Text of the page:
The Beautiful Mystery is the eighth entry in Louise Penny'sChief Inspector Armand Gamache series. This series has become one of my favourites, but I have to say that this latest book is exceptional.
The series is set in Canada. Gamache is with the Sûreté du Québec, as is his second in command, Jean-Guy Beauvoir. In The Beautiful Mystery, Gamache and Beauvoir are called out on an unusual case and location. A monk at a monastery hidden away in the wilds of Québec has been murdered. The monastery has rebuffed visitors for the last four hundred years. There are only twenty four residents, all who live with a vow of silence - except when they are singing ancient Gregorian chants. Twenty three suspects.
Penny has yet again devised an ingenious 'closed room' mystery that had me guessing until the last pages. The exploration of the monastic lifestyle and the chants were especially interesting. In her acknowledgments Penny says "I wanted to explore this beautiful mystery. How just a few notes can take us to a different time and place. Can conjure a person, an event, a feeling. Can inspire great courage, and reduce us to tears. And in the case of this book, I wanted to explore the power of ancient chants, Gregorian chants. On those who sing them, and those who hear them." The explanation of the effect of the music on the listener was compelling. I listened to the audio version of this book and the inclusion of chants at the beginning and end of the book prompted me to put holds on some Gregorian chant CDs at the library.
But the real draw of Penny's books are the characters - especially Gamache. He is such a wise, intuitive, caring person. But he has faced his share of heartache - most notably with Beauvoir. A previous case has left both men physically and emotionally damaged. The healing has started, but has miles to go. A surprise appearance by Gamache's superior at the monastery complicates things further.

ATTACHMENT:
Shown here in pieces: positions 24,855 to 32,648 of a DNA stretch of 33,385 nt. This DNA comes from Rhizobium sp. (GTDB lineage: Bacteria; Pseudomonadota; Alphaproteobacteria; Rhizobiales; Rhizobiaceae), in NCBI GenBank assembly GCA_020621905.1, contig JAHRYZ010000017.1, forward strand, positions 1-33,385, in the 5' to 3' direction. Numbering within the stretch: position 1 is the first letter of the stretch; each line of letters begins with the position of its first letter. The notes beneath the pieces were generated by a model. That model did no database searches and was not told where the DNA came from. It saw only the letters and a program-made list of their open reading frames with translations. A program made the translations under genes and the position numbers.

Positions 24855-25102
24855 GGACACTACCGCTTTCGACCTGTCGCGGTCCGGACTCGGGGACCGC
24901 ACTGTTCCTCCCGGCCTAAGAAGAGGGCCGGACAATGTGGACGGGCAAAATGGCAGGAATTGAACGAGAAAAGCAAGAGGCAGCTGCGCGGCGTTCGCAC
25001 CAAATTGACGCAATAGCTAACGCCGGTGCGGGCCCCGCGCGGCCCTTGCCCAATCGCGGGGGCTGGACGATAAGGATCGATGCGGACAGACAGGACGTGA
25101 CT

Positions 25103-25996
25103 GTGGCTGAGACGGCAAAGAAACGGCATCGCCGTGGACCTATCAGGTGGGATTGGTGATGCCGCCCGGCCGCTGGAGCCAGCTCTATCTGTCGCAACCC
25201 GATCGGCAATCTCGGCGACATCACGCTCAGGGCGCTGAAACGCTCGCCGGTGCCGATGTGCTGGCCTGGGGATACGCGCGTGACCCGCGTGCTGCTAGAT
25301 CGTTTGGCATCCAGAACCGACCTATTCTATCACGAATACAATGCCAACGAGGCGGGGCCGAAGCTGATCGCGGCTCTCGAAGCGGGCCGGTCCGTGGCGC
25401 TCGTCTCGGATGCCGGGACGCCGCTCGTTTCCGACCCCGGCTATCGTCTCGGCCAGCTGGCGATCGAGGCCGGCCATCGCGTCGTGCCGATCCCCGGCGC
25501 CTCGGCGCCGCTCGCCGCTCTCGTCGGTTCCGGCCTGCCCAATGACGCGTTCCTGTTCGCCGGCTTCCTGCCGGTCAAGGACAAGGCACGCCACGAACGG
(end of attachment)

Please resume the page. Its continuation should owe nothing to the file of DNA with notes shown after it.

And take Gamache to a very dark place. I become so invested and immersed in the characters that populate Penny's novels that they almost feel quite real. Gamache and Beavoir's complicated relationship and their attempts to continue moving forward despite the past make them all the more believable.
Penny's storytelling is rich and varied, full of nuance and inflection. The pared down setting for this book was perfect, echoing the raw truths that are exposed. The ending has only left me hoping that Penny gives us more Gamache before too much time elapses.
I chose to listen to this latest book and may well do so with all the Gamache books. There's always a worry that a narrator will not be the right fit for the mental image you've created for a character. Ralph Coshamwas the reader for The Beautiful Mystery...and he was perfect. He has a rich, full bodied voice that is deep and sonorous, conveying the quiet strength of Gamache. The cadence, rhythm, pauses and more sound like actual conversation, not simply a reading of pages. The accent passes muster and is easily understood.